PORTLAND, Maine — Godfrey Wood announced Thursday that he will step down as president and CEO of the Portland Regional Chamber of Commerce after 15 years at the organization’s helm.
Wood broke the news in an email to chamber members. He plans to step down on Dec. 31.
“I believe change is good for any organization, and it will be good for me, as well,” he wrote. “The time is right for me and for the organization to step down, and I do so with wonderful memories, profound thanks to you, and gratitude to the many remarkable, supportive leaders in this community.”
Reached in his office on Thursday morning, Wood said there is no back story to his decision to step down at the end of the year. It’s just time, he said.
“I’ve been here a long time. We’ve accomplished a lot,” he told the Bangor Daily News. “I think it’s time to move on and find a new opportunity in this region.”
Wood said it’s hard to quantify his and the chamber’s accomplishments during the past 15 years since so much of what the chamber does accomplish is driven by membership. One program he’s especially proud of is the Portland Veterans Network, which provides free chamber membership to unemployed veterans. “There’s not a lot of numbers, but that’s starting to pay off for them,” he said.
The chamber and its role within the community have evolved, Wood said. While a primary function for the chamber is to provide networking opportunities for its members, Wood said the advocacy part of its mission also has grown.
“Businesses want us to be their voice on policy issues,” he said. “An example is we’ve been working recently with Portland on the homelessness task force. We have communications from several members saying, ‘I wanted to speak up on this, but I think it’s better for the chamber to be my voice and the voice of other businesses.’”
Demonstrating the chamber’s value to members has been a subject of discussion recently. In August, the chamber lost two of its largest dues-paying members — Unum and Hannaford — when they decided to not renew their memberships.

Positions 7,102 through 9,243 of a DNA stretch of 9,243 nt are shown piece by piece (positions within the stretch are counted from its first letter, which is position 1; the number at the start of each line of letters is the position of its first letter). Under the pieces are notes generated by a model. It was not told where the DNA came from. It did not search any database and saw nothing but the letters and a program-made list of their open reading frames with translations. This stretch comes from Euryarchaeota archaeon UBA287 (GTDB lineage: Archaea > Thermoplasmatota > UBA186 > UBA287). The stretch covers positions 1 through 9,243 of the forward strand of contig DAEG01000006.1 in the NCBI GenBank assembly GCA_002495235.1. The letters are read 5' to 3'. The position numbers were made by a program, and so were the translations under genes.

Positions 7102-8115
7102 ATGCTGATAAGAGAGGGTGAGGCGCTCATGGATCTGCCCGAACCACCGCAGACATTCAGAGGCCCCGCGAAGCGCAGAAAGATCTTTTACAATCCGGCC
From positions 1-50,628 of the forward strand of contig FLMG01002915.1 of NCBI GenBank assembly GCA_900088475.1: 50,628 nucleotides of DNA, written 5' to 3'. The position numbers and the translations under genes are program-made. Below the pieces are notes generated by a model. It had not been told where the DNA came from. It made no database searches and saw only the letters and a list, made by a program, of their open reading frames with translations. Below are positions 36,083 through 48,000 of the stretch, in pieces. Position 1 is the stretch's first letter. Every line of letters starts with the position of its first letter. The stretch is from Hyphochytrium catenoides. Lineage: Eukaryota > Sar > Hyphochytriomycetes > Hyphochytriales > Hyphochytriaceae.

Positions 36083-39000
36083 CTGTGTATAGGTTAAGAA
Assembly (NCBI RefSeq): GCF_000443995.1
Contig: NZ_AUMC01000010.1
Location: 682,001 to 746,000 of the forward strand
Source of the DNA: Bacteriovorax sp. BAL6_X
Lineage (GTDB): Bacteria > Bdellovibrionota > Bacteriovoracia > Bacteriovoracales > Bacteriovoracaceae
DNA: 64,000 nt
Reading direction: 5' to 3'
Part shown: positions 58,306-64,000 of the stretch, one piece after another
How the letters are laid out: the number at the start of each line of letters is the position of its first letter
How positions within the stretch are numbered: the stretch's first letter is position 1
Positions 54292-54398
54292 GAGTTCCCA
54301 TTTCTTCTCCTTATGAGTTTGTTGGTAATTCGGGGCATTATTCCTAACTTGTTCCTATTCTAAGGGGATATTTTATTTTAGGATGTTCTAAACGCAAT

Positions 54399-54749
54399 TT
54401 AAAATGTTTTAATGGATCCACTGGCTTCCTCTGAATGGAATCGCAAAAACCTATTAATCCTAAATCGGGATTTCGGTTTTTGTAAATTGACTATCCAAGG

That likely represented a small percent of the chamber’s total revenue — neither the chamber nor the companies would disclose what they were paying in membership dues — but it does fit with a downward trend in revenue. For the fiscal year that ended June 30, 2011, the Portland Regional Chamber collected $615,339 from membership dues, according to its IRS filing. That is a 7.2 percent decrease from the $663,415 in dues it collected during the fiscal year that ended on June 30, 2009.
At the time, Wood said the loss of the companies would spur the organization to take a closer look at how effective it is at demonstrating value to its members. “I think we’re always looking at that,” he said at the time. “But this probably brings it into sharper focus. Absolutely.”
The Portland Regional Chamber consists of five community chambers in Scarborough, Westbrook/Gorham, Portland, South Portland/Cape Elizabeth and Falmouth/Cumberland.
The chamber has 1,400 member companies representing more than 64,000 employees, according to its website.
As for what’s next for Wood, he said he’s definitely not ready to retire. “I don’t want to sit around and look at the Internet all day and play golf all the time,” he said.
Wood is the managing owner of an entity that owns six restaurants in southern Maine: the Amato’s, Johnny Rockets and Dickey’s Barbeque & Chicken locations at the Maine Mall in South Portland; Amato’s locations in Augusta and Freeport; and the Johnny Rockets in Freeport.
However, Wood said he wouldn’t be pouring more time into the restaurant business next year.
Instead, he’d like to pursue a full-time or consultant position in the financial services, health care or higher education fields. He’d like to be “recognized by somebody as an individual that can help an organization achieve its mission,” he said, adding that he’s already had conversations with one organization about consulting opportunities.
James Cohen, president of the regional chamber’s board, thanked Wood in a prepared statement. “The Portland Regional Chamber is a better organization, and our business community is stronger as a result of Godfrey’s tenure,” Cohen said.
The chamber will begin the search for Wood’s successor immediately, Cohen said. Wood said he would work with the chamber’s board and staff to make sure it’s a smooth transition.
In his email to members, Wood said he is leaving the chamber in a better position than when he found it and is looking forward to the chamber’s next chapter, and his own.
“Those of us who are fortunate to be chosen to lead an organization like this realize that we are merely stewards of an institutional trust, in this case 158 years old, that we strive to sustain, and hope to leave better when it is time to leave,” he said. “I believe it is better, and it is time.”